Research Approaches

The foundations of the LUQ program stem from eight decades of research on forest and stream composition, growth, and management by Forest Service scientists as well as 30 years of work on biogeochemical cycles supported by the Department of Energy and its predecessor the Atomic Energy Commission.  Results from these studies stimulated the formation of the LUQ and its focus on long-term measurements of forest and stream response to natural and anthropogenic disturbance.  These core measurements are complemented by hypothesis-driven experiments focused on improving our understanding of the cumulative effects of multiple disturbances across a steep gradient in climate. Products from the first 34 years of research in the Luquillo LTER include more than 1,460 peer-reviewed publications, 21 books and special features, 208 book chapters, and 100 dissertations and theses.

Below you will find a short summary of the research approaches LUQ uses to address ecosystem change in the Luquillo Experimental Forest (LEF). For additional details about our research find the LUQ VI proposal here.

Long-term monitoring in LUQ takes place in focused field studies that promote collaboration among the diverse disciplines represented by our research group and enable efficient use of available resources. In light of the recent disturbance by Hurricane María, our goals for LUQ VI have focused on deciphering the short-term impacts of the storm and responses of forest and stream ecosystems (Question 1) and how these compare with previous severe storms (Walker et al 1996, Brokaw et al. 2012). Additionally we have returned to the emphasis established in LUQ V to determine the long-term impacts of increased drying and drought (Question 2), but now in the context of increased hurricane frequency. Meanwhile, we continue to refine our mechanistic understanding of how global and regional changes in climate (Question 3) drive local changes in climate and ecosystems.

3.1 Long-term Measurements and Experiments in Tabonuco Forest

We are conducting a set of complementary, long-term measurements of environmental, biotic, and system properties designed to reveal the relationships between disturbance and response in the Luquillo Mountains. Two key study areas are the Luquillo Forest Dynamics Plot (LFDP; Fig. 3.1) and the Bisley Experimental Watersheds (BEW) located in tabonuco forest (200 – 600 m asl) on leeward and windward sides of the LEF, respectively. In the 16-ha LFDP, we have followed the dynamics of >110,000 woody plant stems ≥1.0 cm dbh over three decades (Thompson et al. 2002, Hogan et al. 2016a,b). After Hurricane María we assessed tree damage ( >10 cm dbh) and monitored seedling recruitment via RAPID funding. Currently we are conducting our 6th census which will add to our long term understanding of forest response to disturbances. The study of species-rich communities is facilitated by large contiguous plots like the LFDP, which allow study of the mechanisms that promote species diversity and coexistence (Zimmerman et al. 2008, Anderson-Teixeira et al. 2015). We perform spatially explicit censuses of trees, shrubs, seedlings (since 1999), and phenology/seed rain (since 1992) at time intervals relevant to their dynamics (Uriarte et al. 2012). Measurements of diameter increments of living trees using dendrometers and annual measurements of coarse woody debris (CWD) allow us to detect and project long-term climate effects (Feng et al. 2018; see Hypotheses 1, 2, 4, and 5) and to estimate above and belowground C storage in the plot (Lodge et al. 2016). Data on the spatial distribution of leaf litter can also inform expected litter inputs to streams (Uriarte et al. 2015; see Hypotheses 3 and 6). The abundance of key heterotrophs, including gastropods, phasmids, lizards, frogs, and birds are measured annually at forty locations in the LFDP (e.g. Bloch et al. 2007, Willig et al. 2007, Prates et al. 2015).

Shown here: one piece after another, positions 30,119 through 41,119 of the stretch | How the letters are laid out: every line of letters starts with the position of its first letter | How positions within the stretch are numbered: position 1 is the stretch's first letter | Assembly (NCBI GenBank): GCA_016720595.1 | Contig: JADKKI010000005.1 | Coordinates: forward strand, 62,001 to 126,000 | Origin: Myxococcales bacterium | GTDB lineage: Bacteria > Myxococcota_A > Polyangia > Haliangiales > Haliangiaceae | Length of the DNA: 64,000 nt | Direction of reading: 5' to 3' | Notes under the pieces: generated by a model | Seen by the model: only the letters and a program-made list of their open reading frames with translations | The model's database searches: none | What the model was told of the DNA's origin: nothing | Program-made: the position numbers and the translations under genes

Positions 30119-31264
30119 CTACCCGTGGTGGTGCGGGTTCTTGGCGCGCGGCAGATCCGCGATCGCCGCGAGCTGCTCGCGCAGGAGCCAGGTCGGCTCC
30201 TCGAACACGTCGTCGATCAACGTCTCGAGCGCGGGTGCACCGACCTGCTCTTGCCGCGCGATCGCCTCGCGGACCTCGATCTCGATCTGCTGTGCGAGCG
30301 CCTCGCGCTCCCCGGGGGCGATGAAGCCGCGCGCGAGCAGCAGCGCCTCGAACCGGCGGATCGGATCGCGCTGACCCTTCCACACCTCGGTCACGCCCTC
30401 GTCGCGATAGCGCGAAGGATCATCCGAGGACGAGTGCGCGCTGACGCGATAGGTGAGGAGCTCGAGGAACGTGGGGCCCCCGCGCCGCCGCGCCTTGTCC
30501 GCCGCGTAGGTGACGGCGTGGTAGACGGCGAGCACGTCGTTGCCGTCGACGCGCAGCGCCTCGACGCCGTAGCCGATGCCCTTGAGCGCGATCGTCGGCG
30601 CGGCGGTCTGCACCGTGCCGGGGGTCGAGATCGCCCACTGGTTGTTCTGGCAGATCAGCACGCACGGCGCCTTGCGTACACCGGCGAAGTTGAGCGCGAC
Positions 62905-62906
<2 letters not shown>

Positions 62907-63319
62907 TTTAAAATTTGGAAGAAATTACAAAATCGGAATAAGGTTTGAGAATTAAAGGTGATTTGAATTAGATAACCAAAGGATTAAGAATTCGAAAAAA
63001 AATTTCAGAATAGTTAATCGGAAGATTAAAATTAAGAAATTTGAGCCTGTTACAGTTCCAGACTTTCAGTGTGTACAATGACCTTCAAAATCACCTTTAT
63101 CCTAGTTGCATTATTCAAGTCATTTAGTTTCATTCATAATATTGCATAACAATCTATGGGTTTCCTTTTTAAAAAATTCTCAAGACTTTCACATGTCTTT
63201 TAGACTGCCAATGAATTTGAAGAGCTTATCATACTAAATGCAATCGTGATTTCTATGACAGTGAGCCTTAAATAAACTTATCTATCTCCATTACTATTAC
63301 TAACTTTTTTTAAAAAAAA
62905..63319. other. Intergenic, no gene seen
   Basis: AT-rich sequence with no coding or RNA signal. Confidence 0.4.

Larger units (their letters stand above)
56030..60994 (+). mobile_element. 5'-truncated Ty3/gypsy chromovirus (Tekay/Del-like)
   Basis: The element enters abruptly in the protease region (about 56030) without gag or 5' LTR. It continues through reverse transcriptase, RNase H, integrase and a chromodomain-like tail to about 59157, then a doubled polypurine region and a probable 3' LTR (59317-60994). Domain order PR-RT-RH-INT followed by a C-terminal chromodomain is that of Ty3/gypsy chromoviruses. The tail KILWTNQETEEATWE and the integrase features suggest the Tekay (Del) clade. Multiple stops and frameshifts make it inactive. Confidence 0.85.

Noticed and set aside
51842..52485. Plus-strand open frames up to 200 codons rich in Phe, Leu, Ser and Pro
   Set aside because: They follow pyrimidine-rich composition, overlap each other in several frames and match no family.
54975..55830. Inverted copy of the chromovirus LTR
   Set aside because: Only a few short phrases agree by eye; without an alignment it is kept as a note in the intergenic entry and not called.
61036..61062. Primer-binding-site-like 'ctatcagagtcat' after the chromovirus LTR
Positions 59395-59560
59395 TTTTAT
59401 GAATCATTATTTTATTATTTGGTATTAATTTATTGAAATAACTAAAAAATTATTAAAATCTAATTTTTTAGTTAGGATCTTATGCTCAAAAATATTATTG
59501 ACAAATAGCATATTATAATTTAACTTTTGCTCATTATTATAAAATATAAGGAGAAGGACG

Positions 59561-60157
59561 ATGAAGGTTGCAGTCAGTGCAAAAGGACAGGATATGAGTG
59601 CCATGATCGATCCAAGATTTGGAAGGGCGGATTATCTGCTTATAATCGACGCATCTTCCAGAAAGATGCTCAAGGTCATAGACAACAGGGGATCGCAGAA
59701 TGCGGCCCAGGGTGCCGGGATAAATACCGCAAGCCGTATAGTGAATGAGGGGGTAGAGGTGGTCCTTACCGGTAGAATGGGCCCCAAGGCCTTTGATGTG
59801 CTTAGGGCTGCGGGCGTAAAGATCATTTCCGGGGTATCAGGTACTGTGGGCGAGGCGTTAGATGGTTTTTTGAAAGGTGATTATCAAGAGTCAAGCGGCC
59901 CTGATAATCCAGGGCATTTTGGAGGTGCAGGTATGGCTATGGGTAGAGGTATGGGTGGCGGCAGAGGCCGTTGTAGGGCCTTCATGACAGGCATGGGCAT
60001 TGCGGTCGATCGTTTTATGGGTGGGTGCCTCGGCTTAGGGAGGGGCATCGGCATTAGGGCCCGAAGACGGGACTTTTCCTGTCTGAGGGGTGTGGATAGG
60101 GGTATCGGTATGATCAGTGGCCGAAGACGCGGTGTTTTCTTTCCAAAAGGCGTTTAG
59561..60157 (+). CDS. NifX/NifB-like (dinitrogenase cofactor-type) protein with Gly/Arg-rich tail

Stream Monitoring is conducted in three streams of the BEW and in three streams in the El Verde Research Area: Quebradas Sonadora, Toronja, and Prieta. Chemistry is measured weekly in these streams (since 1983), as well as in additional streams gauged by the USGS. In the Q. Prieta we monitor decapod shrimps weekly (since 1988). In two BEW streams and the Q. Prieta and Toronja, we also monitor decapod shrimp biannually in pools (since 1988). Aquatic insects, algal standing crop (chlorophyll a), organic (AFDM) and inorganic deposition are measured biannually in pools and riffles of the Q. Prieta and one BEW stream (since 2009 for insects and 2003 for algae). The upper section of Prieta is where the Stream Flow Reduction Experiment is located (see below).